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UW's Renewable Resources Department Has New Head
September 8, 2009 — The new head of the Department of Renewable Resources at the University of Wyoming has returned to his roots.
John Tanaka received his bachelor's and master's degrees in rangeland resources at Oregon State University and a Ph.D. in range science at Utah State University.
Tanaka then spent 24 years in an ag econ department. He's now back in the plant and soils business in the College of Agriculture.
"This was an opportunity for me to move back to the real range," Tanaka says. "I've had more training in ecology than economics."
Tanaka began July 31, coming to UW from Oregon State University, where he was an associate professor of agricultural and resource economics. "When in ag econ, I was doing a lot of range research on interdisciplinary teams," he says. "I've stayed involved in the Society for Range Management (SRM), serving as president, and last year as the interim executive vice president."
He came to know several of the renewable resources department's faculty members from his work with SRM.
Tanaka said the range profession is at a crossroads, one of the reasons he applied for the department head position. "This is a good opportunity to be part of the change," he says. "For the last decade, the range profession has been doing a lot of soul searching."
The profession used to only deal with grazing issues on rangelands. Society has brought changes to how rangelands are used: energy development, resource management, wildlife, and soil and water are now issues.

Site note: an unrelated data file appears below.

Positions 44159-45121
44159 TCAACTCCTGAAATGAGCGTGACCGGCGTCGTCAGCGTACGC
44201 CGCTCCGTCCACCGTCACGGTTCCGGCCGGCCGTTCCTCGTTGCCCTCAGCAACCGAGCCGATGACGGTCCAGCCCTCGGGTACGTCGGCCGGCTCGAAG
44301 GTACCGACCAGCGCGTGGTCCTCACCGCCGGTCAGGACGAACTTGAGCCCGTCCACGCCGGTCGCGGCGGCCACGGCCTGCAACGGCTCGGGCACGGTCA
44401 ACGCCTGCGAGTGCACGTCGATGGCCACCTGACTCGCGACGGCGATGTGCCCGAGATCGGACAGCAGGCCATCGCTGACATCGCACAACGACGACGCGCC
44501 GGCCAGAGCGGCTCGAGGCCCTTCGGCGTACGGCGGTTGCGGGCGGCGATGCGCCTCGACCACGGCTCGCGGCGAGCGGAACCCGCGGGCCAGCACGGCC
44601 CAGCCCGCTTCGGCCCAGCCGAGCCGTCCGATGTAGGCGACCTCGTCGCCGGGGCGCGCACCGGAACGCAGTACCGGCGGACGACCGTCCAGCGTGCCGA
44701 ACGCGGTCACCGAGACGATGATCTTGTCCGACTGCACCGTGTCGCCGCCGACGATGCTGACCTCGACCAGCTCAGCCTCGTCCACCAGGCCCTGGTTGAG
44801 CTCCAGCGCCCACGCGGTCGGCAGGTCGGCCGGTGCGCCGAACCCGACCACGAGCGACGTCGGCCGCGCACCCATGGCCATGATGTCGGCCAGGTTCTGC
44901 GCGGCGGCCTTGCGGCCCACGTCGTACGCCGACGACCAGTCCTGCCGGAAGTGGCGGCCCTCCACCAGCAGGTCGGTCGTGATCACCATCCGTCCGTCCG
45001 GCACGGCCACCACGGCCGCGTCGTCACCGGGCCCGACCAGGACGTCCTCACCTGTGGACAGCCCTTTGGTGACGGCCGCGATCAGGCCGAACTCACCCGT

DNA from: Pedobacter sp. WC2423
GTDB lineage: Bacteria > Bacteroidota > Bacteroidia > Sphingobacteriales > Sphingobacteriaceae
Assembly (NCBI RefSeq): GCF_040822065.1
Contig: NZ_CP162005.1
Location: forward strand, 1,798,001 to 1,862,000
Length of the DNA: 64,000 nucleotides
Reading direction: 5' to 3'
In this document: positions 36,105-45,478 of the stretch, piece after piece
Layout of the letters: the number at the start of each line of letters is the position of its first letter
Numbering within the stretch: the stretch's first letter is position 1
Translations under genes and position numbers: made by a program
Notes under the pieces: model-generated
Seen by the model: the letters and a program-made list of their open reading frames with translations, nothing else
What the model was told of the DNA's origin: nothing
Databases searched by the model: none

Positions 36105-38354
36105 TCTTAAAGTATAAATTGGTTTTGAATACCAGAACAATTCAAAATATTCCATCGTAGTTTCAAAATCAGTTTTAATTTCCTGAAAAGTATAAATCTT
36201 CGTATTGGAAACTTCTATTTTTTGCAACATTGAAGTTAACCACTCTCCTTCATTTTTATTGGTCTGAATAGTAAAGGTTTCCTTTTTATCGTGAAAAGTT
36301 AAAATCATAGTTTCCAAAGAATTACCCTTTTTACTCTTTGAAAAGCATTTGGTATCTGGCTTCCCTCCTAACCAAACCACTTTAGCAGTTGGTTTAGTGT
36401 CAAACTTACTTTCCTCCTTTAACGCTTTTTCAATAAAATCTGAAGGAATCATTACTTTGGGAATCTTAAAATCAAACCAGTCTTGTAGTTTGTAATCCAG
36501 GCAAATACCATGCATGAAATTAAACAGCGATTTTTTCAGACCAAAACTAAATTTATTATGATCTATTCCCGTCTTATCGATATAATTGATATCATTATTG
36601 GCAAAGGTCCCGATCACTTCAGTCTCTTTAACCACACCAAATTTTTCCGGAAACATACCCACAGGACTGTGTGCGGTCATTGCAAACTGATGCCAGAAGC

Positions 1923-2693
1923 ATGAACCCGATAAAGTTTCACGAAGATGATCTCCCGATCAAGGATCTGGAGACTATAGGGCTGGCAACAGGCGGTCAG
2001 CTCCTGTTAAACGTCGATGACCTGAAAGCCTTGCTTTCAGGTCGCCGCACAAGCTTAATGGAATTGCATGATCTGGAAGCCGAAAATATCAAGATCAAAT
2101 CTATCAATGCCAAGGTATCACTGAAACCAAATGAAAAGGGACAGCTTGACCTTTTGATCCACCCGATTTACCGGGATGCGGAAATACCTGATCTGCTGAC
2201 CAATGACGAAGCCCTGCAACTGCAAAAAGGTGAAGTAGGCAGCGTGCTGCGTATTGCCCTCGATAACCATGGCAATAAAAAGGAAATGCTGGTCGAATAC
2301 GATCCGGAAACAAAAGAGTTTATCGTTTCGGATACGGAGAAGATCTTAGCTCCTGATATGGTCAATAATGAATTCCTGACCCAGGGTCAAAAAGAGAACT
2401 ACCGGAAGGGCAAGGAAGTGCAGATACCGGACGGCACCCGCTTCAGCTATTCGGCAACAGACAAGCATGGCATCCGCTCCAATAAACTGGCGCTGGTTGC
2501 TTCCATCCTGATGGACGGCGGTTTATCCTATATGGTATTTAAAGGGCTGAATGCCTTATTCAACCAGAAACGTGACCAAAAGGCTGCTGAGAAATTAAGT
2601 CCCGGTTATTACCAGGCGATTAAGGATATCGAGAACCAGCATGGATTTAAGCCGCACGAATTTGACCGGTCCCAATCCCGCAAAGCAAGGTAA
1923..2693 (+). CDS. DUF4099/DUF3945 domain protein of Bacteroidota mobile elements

All fit under the Department of Renewable Resources. "This is an interdisciplinary department with the opportunity to address these issues," says Tanaka.
Being an administrator was also a draw. "I had different administrative positions over the years," he said. "I enjoy this kind of work. It was time to make a change in my career. I enjoy dealing with people, and I think I can do the numbers. We'll find out."
Tanaka grew up in Ontario, Ore., on the eastern border with Idaho. He was raised in town but worked on a farm owned by an uncle. "I determined there wasn't a future for me in the profession," he says, and smiles. "I discovered range in my freshman year in college and stayed with it."
His wife, Ann (Fuller), was raised on a ranch near Sheridan, and her parents still work the ranch. They have three daughters, ages 17, 19 and 21. Her uncle, the late Dave Fuller, who ranched in Sheridan County, was an outstanding alumni award recipient from the College of Agriculture in 1992.